Hamas, in contrast, has used billions donated by foreign governments and its imported cement to line hundreds of tunnels in which Hamas commanders hide from danger. Why are there no bomb shelters in Gaza? Why does Hamas shoot rockets and missiles from their hospitals, mosques, schools and private homes? The answer is simple: to effect exactly the comparison made in the press and by most other media.
Most of the Palestinian casualties are women and children. No wonder. This is what happens: Before retaliating, Israel actually phones those in targeted facilities where attacks have originated. (Has anyone ever heard of combatants warning their enemy in order to spare lives?) If residents are unavailable to answer, helicopters drop notices in Arabic to tell the people to get out of the building. The residents, forced by terrorists or a family member, stay. Hamas publicizes the “atrocity.” Yes, it is an atrocity, but perpetrated by Hamas on their own terrorized community.
Does the media tell of the hospital Israel has set up for Palestinians at the Erez crossing while Israeli men are facing Hamas killers? The medical personnel, who could be stationed with Israeli ground forces, serves not only the Palestinian sick but also Palestinian women giving birth.
Critics of Israel like to speak of the “occupation” of Gaza. Does no one remember how Palestinians got into Jewish Gaza? About nine nears ago the Jews who lived there were expelled from their homes. There was not one Israeli left there since it was to be handed over to Palestinians to build a successful state. Hamas took over, voted in by the citizenry.
These are people who dance and cheer, distributing candies to their children, when they manage to kill Jews. In fact, since 2001, Sderot, an Israeli city half a mile from Gaza, has had 10,000 rockets smashed into its playgrounds, nursery schools and residences. That’s one rocket per day.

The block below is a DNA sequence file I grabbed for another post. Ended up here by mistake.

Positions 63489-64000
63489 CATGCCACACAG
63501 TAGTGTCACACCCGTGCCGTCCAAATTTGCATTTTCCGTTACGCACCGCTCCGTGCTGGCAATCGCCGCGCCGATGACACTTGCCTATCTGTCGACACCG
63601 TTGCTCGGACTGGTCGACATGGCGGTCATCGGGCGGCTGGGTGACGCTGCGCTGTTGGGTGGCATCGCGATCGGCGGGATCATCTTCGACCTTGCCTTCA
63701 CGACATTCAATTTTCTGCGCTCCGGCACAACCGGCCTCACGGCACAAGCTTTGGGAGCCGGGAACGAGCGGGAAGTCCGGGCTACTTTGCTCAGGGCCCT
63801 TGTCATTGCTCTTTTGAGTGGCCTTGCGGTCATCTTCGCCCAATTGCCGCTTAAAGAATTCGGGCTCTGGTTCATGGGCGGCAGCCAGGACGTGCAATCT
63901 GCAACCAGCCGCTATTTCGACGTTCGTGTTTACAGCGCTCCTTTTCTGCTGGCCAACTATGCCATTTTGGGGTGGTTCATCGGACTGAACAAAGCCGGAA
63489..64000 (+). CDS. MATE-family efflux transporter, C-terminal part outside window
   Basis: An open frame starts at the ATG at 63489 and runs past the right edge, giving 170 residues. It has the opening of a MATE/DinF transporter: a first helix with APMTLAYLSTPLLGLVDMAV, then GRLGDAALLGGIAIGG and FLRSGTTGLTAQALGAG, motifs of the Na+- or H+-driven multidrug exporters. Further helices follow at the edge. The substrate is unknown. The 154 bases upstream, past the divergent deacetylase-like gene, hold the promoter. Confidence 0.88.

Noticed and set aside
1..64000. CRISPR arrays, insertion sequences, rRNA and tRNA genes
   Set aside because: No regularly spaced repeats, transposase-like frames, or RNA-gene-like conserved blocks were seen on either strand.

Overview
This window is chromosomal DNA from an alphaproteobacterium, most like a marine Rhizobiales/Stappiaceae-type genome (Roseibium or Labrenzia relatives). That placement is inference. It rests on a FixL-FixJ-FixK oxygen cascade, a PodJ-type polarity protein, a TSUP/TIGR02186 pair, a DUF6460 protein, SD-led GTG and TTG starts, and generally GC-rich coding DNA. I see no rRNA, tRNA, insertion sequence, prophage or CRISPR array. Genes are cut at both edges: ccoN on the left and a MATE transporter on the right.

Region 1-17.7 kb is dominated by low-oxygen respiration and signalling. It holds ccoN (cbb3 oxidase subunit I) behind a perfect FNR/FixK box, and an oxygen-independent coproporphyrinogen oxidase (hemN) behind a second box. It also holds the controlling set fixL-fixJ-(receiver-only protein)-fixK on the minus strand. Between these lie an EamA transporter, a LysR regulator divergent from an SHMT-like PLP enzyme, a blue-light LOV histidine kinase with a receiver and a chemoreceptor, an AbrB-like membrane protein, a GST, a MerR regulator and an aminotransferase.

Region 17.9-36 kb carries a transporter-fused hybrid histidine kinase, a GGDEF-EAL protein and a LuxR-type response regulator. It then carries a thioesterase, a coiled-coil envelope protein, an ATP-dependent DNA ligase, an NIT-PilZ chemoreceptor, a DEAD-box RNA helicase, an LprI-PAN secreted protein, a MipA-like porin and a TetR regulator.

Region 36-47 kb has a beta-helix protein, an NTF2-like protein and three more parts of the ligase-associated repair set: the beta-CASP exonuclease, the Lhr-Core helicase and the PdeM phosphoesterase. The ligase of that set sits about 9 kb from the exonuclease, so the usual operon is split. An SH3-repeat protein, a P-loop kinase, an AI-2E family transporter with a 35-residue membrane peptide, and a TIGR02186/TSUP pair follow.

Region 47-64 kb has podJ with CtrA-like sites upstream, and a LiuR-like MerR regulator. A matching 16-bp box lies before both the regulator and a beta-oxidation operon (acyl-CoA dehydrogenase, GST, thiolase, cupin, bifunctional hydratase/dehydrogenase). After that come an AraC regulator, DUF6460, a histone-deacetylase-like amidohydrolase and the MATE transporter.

Golda Meir, years ago, said it best: When the Arabs love their children as much as they hate Jews, there will be peace. Binyamin Netanyahu is a close second: If the Palestinians were to put down their arms today, there would be peace; if Israel were to put down its arms today, there would be no Israel.
Barbara Strudler, ST
T&V letters should stay local
I write to kindly and politely request that Town & Village restrict the letters that it publishes to those reacting to either a specific article or news regarding our neighborhood. I happen not to think that it is our community paper’s obligation to publish its readers’ unsolicited opinions on national or international affairs.
The New York Observer, however, published a pungent item last week identifying which celebrities stand behind Israel and which stand behind Gaza. This, not Town & Village, is where such public rhetoric belongs.
Billy. S, ST
Editor’s note: We agree with the author of this letter. While T&V does publish letters on non-local topics, there’s no question that we prefer those on matters relating to the community we cover as well as New York City and State. We respectfully ask that readers stay on topic when submitting letters. Submissions for The Soapbox column may be on the topic of the writer’s choice.